Raitt won’t say whether she’ll consider a bid to lead Ontario’s Tories
TORONTO – Transport Minister Lisa Raitt remains tight-lipped on whether she’s considering a potential bid to lead Ontario’s Progressive Conservatives.
Asked whether she’s thought about running, Raitt said Thursday she’ll continue to represent the riding of Halton, west of Toronto, any way that she can.
Raitt has been the subject of much leadership speculation, with a “Draft Lisa” website set up to promote her as a possible candidate.
Christine Elliott, deputy leader of the Progressive Conservatives, is the only declared candidate in what will be her second leadership run.
She lost to Tim Hudak in 2009, but he resigned after a disastrous loss in the June 12 provincial election.
Her colleagues Vic Fedeli and Monte McNaughton say they’re actively considering a bid and Lisa MacLeod appears to be mulling it over as well.
Party president Richard Ciano is also considered to be another possible leadership candidate.
Raitt, a lawyer who served as the president and CEO of the Toronto Port Authority, is playing her cards close to the chest.
“I represent Halton, I’ve represented them since 2008 and I really like my job and I’ll continue to represent them in any way that I can,” she said Thursday after joining her provincial counterpart and city officials to announce that the first of 204 new Toronto streetcars will roll out at the end of August.
The federal government contributed about $171 million through their gas tax fund for the project, while Ontario put in about $416 million and the city is committing $599 million.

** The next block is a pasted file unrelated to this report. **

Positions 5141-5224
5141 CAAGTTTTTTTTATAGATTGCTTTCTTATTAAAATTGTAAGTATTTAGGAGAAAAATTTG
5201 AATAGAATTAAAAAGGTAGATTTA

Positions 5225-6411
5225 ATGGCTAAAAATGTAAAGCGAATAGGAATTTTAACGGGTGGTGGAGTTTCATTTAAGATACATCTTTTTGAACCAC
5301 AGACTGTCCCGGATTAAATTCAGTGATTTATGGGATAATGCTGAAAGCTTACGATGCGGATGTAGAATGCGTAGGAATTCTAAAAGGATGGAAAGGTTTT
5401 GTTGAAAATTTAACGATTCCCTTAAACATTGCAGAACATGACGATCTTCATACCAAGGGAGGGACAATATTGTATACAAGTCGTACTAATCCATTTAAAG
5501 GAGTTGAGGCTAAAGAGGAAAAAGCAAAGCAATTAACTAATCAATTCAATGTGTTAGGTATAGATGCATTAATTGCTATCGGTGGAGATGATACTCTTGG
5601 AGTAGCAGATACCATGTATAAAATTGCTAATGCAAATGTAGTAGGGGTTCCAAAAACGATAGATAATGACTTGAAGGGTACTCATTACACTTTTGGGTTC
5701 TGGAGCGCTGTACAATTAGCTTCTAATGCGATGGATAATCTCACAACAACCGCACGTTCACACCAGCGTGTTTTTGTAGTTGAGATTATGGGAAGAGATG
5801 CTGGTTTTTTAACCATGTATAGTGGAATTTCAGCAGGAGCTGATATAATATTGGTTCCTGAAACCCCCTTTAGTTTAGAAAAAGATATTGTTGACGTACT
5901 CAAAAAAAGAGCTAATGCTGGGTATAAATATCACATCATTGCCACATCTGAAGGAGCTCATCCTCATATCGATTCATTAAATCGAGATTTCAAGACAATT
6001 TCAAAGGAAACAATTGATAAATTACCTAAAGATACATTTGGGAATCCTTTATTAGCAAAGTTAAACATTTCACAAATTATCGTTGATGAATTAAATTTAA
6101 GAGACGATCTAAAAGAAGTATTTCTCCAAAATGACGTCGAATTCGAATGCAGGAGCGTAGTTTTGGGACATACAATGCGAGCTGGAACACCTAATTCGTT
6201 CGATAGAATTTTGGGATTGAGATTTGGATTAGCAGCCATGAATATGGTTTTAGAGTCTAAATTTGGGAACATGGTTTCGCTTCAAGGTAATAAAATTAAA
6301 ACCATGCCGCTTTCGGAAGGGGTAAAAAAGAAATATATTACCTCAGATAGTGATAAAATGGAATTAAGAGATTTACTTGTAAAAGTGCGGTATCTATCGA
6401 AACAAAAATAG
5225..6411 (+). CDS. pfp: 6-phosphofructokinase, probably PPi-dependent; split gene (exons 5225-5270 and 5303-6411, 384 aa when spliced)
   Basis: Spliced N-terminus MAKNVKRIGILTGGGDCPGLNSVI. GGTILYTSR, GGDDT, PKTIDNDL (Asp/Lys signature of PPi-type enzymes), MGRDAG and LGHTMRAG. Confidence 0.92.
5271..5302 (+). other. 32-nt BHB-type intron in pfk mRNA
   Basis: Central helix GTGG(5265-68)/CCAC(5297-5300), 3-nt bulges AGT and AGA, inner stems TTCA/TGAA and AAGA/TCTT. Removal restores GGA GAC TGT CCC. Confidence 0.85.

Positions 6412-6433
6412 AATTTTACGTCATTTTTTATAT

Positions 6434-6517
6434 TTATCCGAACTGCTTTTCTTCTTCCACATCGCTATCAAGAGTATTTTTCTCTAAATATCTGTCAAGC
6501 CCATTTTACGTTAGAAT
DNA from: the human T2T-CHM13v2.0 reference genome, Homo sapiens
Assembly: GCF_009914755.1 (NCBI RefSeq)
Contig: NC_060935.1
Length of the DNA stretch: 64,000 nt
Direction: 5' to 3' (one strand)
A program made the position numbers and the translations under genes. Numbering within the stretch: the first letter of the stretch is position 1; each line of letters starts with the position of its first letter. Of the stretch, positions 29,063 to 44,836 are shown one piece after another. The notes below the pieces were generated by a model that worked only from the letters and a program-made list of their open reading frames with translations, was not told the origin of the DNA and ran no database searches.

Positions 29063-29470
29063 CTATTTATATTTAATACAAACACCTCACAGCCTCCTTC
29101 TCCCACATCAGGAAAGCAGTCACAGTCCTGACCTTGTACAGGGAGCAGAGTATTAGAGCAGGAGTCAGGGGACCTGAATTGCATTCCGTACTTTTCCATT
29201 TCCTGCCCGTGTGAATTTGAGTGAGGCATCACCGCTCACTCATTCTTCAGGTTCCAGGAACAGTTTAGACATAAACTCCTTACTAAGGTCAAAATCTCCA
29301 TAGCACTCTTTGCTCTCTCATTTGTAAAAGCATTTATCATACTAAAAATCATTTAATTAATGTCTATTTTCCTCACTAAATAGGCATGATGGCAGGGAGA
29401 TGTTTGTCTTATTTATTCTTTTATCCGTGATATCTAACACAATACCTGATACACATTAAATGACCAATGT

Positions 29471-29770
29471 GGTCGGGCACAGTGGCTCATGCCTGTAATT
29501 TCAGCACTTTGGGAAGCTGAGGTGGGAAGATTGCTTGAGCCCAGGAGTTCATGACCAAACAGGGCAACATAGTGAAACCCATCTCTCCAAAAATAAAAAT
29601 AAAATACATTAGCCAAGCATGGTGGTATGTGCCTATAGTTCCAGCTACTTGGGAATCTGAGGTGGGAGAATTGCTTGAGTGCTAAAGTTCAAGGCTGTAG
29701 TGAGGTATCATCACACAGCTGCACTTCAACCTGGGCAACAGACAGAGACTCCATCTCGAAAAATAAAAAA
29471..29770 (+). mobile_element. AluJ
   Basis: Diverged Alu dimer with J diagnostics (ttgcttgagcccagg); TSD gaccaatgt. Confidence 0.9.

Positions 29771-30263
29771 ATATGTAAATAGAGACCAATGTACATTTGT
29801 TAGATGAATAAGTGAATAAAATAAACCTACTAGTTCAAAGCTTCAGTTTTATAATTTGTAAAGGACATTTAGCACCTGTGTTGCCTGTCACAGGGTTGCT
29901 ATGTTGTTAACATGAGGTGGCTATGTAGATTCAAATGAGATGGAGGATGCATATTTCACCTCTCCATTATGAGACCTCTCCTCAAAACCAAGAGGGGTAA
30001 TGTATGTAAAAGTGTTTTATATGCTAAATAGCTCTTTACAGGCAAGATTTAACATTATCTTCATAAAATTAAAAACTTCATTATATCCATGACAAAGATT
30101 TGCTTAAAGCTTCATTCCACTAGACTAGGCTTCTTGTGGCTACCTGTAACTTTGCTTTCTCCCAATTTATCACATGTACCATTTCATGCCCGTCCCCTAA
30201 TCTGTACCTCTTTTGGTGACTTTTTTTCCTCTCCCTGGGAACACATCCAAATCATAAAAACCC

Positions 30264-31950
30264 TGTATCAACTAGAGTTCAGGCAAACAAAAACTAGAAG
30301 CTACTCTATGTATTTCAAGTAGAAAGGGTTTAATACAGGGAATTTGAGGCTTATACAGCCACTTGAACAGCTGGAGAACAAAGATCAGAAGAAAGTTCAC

Despite Ontario’s complaints that the federal Conservatives aren’t providing enough funding to build infrastructure in the province, Raitt said the federal contribution is “unprecedented.”
“I think $53 billion is a pretty significant number that you’ve never seen in the history of any government in our great nation’s history,” she said.
“We’re very proud of it and we think it’s an appropriate amount given the economic conditions that we’re currently facing.”
Ottawa has earmarked $53 billion for infrastructure over 10 years for provincial, territorial and municipal infrastructure, which includes $4 billion for “projects of national significance” and $10 billion for provinces and territories.
The federal government has “put our money where our mouth is” when it comes to building infrastructure, Raitt said, including providing municipalities with a permanent source of funding with the federal Gas Tax Fund and indexing it at two per cent per year.
“We actually follow up on what we say,” she said.
© 2014 The Canadian Press